Kathryn Williams – Relations

Kathryn Williams - Relations

Indie-folk, singer-songwriter Kathryn Williams released this self-produced album of covers this past autumn on One Little Indian. Kathryn has a light, warm touch where the bittersweet to melancholic lyrics of other artists turn sweeter and hopeful, and the resulting batch of songs is pleasant, but lightweight in tone.  Spare, picked acoustic guitar and strings accompany Kathryn’s light, airy, and clear vocals, creating a mostly placid and mellow vibe.

The main reason for an artist to cover other artists’ songs is the chance to reinterpret them and bring them to life in a unique, heretofore unheard way (Well, unless the cover artist is going for a faithful recreation of the original song, but where’s the fun in that?).  The challenge is to invigorate the original and make it sound fresh, pushing the song, as well as the artist, to change and create something new.  Another reason (or at least result with most artists’ cover songs) is to stamp the original tune in the “image” of the rest of the artist’s discography.

Relations falls into the latter category, so that while Kathryn’s song picks are faultless (Neil Young, Leonard Cohen, and Nirvana, among others), she applies the same alt-folk instrumentation and vocal intonation of her previous work, keeping up a delicate, mild sonic flow that, for the most part, doesn’t add any new interpretation to the originals.

Kathryn’s version of Big Star’s “Thirteen” is fragile and fly-away and nowhere near as ruefully seductive as Shirley Manson’s vocals on Garbage’s take of the tune.  The emotional fireworks are dampened on Leonard Cohen’s classic “Hallelujah” with a sedate pace of gently picked guitars, low strings, and unperturbed vocals.  This song comes off as a lullaby instead of a desperate cry and makes one yearn for Jeff Buckley’s heartfelt rendition.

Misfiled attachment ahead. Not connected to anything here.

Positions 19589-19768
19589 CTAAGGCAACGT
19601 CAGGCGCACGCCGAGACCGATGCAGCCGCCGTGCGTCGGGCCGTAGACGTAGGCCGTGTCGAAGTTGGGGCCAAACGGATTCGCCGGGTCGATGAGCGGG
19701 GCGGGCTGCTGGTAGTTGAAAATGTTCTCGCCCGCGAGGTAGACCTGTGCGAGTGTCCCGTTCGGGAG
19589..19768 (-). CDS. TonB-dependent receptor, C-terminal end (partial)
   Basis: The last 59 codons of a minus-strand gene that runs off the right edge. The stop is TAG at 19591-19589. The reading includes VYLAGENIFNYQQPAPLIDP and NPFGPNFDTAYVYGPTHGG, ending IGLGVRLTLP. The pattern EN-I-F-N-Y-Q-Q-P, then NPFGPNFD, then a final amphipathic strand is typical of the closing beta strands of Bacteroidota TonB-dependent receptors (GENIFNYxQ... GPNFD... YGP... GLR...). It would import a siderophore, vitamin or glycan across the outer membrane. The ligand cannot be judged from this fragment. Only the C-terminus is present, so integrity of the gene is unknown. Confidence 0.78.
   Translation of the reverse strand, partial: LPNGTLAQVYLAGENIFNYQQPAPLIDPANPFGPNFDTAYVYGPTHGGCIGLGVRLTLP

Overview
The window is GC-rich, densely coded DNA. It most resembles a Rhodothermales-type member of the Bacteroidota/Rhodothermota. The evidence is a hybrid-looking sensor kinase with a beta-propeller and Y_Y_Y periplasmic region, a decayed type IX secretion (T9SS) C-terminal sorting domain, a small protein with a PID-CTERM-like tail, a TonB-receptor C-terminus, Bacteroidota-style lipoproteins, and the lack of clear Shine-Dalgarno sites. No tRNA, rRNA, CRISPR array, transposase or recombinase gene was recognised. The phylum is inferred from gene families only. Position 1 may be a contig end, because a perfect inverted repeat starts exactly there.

Kathryn does bring in doubled, harmonizing vocals on occasion, like on “The Ballad of Easy Rider”, where one vocal line is in a higher range, adding some dimension to the song.  “A Guy that Takes His Time” catches a spark with its bluesy, back porch vibe of washboard, spoons, and guitar strum.  Kathryn’s vocal delivery is casual and more knowing, as opposed to her innocent demeanor found on most other songs. Speaking of which, Kathryn comes off too innocent and light on The Velvet Underground’s “Candy Says” with the guitar and strings at least adding a melancholic feel.  Try the perpetually-distressed Beth Gibbon’s (or even Shirley Manson’s) take instead.

Nirvana gets the cover treatment for “All Apologies” and Kathryn attempts to stretch out on this one, adding some faster-paced intrigue with string frisson at the start, plucked guitar strings, tambourine hits, and on ‘n’ off guitar agitation, but her vocals aren’t lively enough and stay in a monochromatic range.